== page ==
Addis Abeba – Human Rights First Ethiopia, a human rights organization, is urging regional and federal authorities to take swift action and release multiple individuals of ethnic Tigrayan origin who allegedly remain behind bars unlawfully in the Amhara region.
Over the past three years, over 110 individuals have been taken from western Tigray and surrounding areas of Gondar city in connection with the Tigray war, according to the group. Most of these individuals remain under custody in Gondar, Amhara region.
Some of the detainees were held without formal charges, while others are undergoing trial hearings and have already received sentences of up to a 21-year prison term. Those held without formal charges include individuals such as teachers, bank workers, and government employees, according to Mebrhi Brhane, a legal representative at Human Rights First Ethiopia.
These individuals face charges related to the conflict in Tigray, such as conducting espionage activities on behalf of the TPLF, which was officially recognized as a terrorist group by the parliament at the time. Moreover, they are accused of undergoing military training in Tigray and establishing checkpoints in the town of May Tsebri, situated in the North Western Zone of the Tigray region.
According to the organization, the Office of the Attorney General of Amhara Region presented hundreds of people, who were brought from western Tigray and the surrounding areas of Gonder, before the Gondar division of the Amhara Supreme Court.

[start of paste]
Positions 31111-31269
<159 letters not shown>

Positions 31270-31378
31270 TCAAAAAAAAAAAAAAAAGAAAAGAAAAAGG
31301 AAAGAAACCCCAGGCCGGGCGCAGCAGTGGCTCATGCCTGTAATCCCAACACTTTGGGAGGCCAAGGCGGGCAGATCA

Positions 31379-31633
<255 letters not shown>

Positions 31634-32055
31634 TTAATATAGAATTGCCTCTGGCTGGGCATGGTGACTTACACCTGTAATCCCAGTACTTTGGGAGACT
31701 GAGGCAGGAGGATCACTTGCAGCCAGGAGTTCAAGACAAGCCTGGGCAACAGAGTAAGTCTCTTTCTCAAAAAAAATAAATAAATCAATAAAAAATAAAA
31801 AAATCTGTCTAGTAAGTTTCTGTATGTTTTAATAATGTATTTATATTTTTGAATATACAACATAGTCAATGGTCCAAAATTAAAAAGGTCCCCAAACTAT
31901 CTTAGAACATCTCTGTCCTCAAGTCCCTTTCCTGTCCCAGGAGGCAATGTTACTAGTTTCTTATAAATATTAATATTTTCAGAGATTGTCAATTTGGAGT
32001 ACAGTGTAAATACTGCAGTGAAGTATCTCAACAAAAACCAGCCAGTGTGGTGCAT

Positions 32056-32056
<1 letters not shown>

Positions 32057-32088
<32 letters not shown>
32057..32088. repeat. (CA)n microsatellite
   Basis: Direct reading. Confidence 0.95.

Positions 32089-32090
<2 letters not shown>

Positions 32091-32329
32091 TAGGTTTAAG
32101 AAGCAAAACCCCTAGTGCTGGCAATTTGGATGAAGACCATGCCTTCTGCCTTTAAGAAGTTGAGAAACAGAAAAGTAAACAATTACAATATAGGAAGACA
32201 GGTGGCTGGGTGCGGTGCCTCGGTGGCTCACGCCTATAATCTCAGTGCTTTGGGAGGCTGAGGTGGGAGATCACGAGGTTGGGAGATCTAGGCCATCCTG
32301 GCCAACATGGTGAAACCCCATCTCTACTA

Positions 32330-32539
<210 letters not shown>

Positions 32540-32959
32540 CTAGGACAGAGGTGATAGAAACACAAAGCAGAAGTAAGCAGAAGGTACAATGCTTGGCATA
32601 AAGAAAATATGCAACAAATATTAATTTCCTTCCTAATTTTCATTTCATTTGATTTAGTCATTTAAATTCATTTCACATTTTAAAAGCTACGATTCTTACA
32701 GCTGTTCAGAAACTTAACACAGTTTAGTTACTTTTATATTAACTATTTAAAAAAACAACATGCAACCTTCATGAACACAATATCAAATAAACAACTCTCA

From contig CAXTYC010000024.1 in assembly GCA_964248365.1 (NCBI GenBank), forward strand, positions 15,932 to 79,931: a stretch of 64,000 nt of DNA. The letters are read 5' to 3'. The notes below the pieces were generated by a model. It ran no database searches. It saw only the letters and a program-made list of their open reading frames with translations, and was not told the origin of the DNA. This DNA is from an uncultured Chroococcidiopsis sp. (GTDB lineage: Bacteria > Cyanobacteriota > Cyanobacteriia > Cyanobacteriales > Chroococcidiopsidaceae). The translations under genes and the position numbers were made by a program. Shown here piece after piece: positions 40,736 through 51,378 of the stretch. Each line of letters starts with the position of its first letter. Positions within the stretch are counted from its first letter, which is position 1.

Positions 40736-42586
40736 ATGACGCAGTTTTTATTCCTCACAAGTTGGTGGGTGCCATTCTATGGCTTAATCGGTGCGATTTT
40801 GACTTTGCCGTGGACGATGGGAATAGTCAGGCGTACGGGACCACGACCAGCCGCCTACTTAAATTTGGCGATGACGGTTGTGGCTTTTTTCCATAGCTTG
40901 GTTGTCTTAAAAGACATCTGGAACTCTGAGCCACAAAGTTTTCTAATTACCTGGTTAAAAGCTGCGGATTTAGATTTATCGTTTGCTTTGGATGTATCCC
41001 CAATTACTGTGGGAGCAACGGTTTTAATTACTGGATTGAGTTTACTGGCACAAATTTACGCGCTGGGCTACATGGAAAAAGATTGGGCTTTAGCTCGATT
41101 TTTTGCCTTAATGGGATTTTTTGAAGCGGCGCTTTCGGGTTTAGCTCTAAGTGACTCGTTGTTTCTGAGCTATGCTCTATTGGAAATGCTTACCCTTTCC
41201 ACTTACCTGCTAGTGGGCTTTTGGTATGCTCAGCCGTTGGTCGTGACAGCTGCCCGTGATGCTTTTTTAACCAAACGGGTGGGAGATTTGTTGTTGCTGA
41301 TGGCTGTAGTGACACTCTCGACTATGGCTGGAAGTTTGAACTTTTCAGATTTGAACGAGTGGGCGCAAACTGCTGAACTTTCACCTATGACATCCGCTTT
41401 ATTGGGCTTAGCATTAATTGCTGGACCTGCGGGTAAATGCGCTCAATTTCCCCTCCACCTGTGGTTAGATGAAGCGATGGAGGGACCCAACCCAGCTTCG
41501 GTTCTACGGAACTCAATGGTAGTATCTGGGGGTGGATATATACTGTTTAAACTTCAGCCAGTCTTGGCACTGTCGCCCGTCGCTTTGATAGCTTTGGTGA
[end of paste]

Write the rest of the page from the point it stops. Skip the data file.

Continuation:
Mebrhi explains that a majority of these detainees are still being held in custody, contrary to the provisions of the Pretoria Peace Agreement.
As per Article 7(2)(c) of the Pretoria Peace Agreement signed in November 2022, the federal government has agreed to delist the TPLF from the terrorism list. Several prisoners were already freed between March and April 2023. However, Mebrhi disclosed that numerous individuals from West Tigray and the surrounding Gonder regions are still incarcerated, some without any formal charges brought against them.
Based on the investigative report prepared by Human Rights First Ethiopia and shared with Addis Standard, at least 60 detainees remain in custody at the correctional institution in Dabat. As indicated in the report, these individuals, mostly Tigrayan natives aged between 15 and 60, were taken from their last known whereabouts in West Tigray and Gondar and imprisoned for a prolonged period, disregarding legal procedures.
However, Mebrhi disclosed that eight detainees were released in recent months, even if they were on probation.
One of the detainees who were released recently shared his experience with Addis Standard. “During the war in May 2021, I was taken from my home by Amhara security forces and later transferred to an undisclosed location, where I remained for 20 days without any formal accusations,” he recalled. “Later, I was taken to Gonder prison, where I spent four months without any court hearings. Eventually, I and others were charged with terrorism and alleged collaboration with the TPLF, citing that we provided information.”
The detainee also expressed concerns about the lack of a proper trial process. “There was no fair trial process; only hearings were scheduled,” he explained. “Moreover, severe human rights violations were rampant, including incidents of physical assault, killings, rape, and various other violations.”
Despite ongoing attempts to communicate with families regarding the detention of individuals, Mebrhi emphasizes that the exact locations and conditions of most of the detainees are still unknown. “As a result, there has been a lack of updated information regarding their status, leaving their futures uncertain and ambiguous.”
In the face of such conditions, Human Rights First Ethiopia is calling for the dropping of charges and the release of those in custody, specifically individuals who are being detained without trial or formal accusations. Furthermore, the organization advocates for the pardon and release of individuals who have been convicted in related cases but are still incarcerated under exceptional circumstances. AS
Source: Link to the Post